Caber, a yellow Labrador retriever, rested peacefully in a bed and at the girl's feet, as she spoke in the witness box, while shielded by a screen in Surrey provincial court Tuesday.
The dog soothed the girl so she could provide a full and candid account of the horrific incident that allegedly victimized her the previous year, said Crown lawyer Winston Sayson.
"When the child was testifying, she would reach down to just pet or rub the dog. When she broke down during the testimony, we had to stand down," said Sayson.
"She basically lay down beside the dog. They laid down together and it really helped her calm down and she was able to return to court and complete her testimony."
Crown and a victims' support worker said the successful integration of a dog in the courtroom should be viewed as baby steps towards expanded use of canines at trial.
Among the six dogs believed to be accredited to assist victims in Canada, a canine named Hawk supported a victim in Calgary in December 2014, and another dog was permitted in an Edmonton courtroom in March.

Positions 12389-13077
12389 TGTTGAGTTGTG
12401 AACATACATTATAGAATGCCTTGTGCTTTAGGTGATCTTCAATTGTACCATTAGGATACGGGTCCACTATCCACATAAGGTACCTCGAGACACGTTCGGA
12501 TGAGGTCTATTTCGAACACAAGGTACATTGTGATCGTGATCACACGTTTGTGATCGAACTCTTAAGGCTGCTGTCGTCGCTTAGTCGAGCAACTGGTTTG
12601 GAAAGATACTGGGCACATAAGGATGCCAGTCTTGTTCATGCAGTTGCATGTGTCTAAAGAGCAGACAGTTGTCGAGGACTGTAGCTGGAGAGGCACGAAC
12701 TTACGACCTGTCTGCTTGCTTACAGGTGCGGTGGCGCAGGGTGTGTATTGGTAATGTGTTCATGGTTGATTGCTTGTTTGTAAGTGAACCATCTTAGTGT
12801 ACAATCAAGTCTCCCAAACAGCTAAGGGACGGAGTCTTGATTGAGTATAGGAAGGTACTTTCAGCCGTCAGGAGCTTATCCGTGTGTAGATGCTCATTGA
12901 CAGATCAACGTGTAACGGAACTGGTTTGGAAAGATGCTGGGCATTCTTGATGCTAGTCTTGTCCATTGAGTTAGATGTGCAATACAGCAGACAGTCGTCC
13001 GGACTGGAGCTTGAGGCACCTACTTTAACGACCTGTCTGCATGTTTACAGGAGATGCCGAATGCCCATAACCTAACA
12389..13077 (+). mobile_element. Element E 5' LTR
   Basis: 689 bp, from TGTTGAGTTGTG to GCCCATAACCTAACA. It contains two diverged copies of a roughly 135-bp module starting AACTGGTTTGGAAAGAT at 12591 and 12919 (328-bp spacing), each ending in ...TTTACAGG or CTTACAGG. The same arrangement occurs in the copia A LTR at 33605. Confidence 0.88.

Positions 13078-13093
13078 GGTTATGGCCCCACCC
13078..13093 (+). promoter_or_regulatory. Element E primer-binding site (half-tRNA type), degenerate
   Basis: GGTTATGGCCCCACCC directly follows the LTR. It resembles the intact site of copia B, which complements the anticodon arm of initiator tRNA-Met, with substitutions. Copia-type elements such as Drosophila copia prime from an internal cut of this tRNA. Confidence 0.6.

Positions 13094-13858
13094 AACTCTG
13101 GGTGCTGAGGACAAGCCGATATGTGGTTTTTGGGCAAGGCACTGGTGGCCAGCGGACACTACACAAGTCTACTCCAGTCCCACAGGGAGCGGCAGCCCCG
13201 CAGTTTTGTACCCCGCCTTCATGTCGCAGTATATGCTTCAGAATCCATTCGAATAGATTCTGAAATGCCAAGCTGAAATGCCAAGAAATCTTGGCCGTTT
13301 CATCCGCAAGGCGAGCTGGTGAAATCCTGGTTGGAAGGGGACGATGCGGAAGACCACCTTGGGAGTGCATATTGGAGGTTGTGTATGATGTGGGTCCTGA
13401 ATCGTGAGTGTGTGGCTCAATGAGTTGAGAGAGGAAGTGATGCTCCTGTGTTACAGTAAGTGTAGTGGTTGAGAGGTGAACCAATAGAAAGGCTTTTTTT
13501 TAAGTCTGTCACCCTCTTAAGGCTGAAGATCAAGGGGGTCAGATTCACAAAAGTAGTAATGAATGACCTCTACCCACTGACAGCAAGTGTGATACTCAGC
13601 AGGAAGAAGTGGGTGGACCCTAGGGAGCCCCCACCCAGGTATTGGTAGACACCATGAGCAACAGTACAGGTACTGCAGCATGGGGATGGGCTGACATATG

The Criminal Code includes provisions allowing special accommodation for vulnerable witnesses — usually children.
A judge ruled Caber could attend the trial to supplement a support worker who is permitted to accompany any witness under age 18. The defence lawyer took no position on the matter, Sayson said.
The dog was not present to help make the Crown's case but simply aid the witness to give evidence, added Sayson.
He said the girl testified for about 90 minutes but declined to provide further details for her protection.
Kim Gramlich, Caber's handler and the victim services co-ordinator for the Delta Police Department, said the dog seemed to ground and focus the girl when she was upset.
"Dogs provide unconditional support," she said. "They don't care about the colour of your skin, how much money you make, what you look like. They don't care about any of that. They just provide affection."
She said research shows a dog's presence can help lower blood pressure.
Gramlich said she got the idea from the United States where more than 70 dogs do similar work.
The Pacific Assistance Dogs Society, which trained Caber for two years, provided the animal at no cost to the Crown as part of its mandate.
Winston said the door has opened for the Crown to provide more options for victims of crime but stressed only accredited dogs will be welcome.
"We do not want everybody coming with their pet parakeet or pet boa constrictor," he said. "There has to be some dignity in the courtroom."
Follow @TamsynBurgmann on Twitter
ALSO ON HUFFPOST: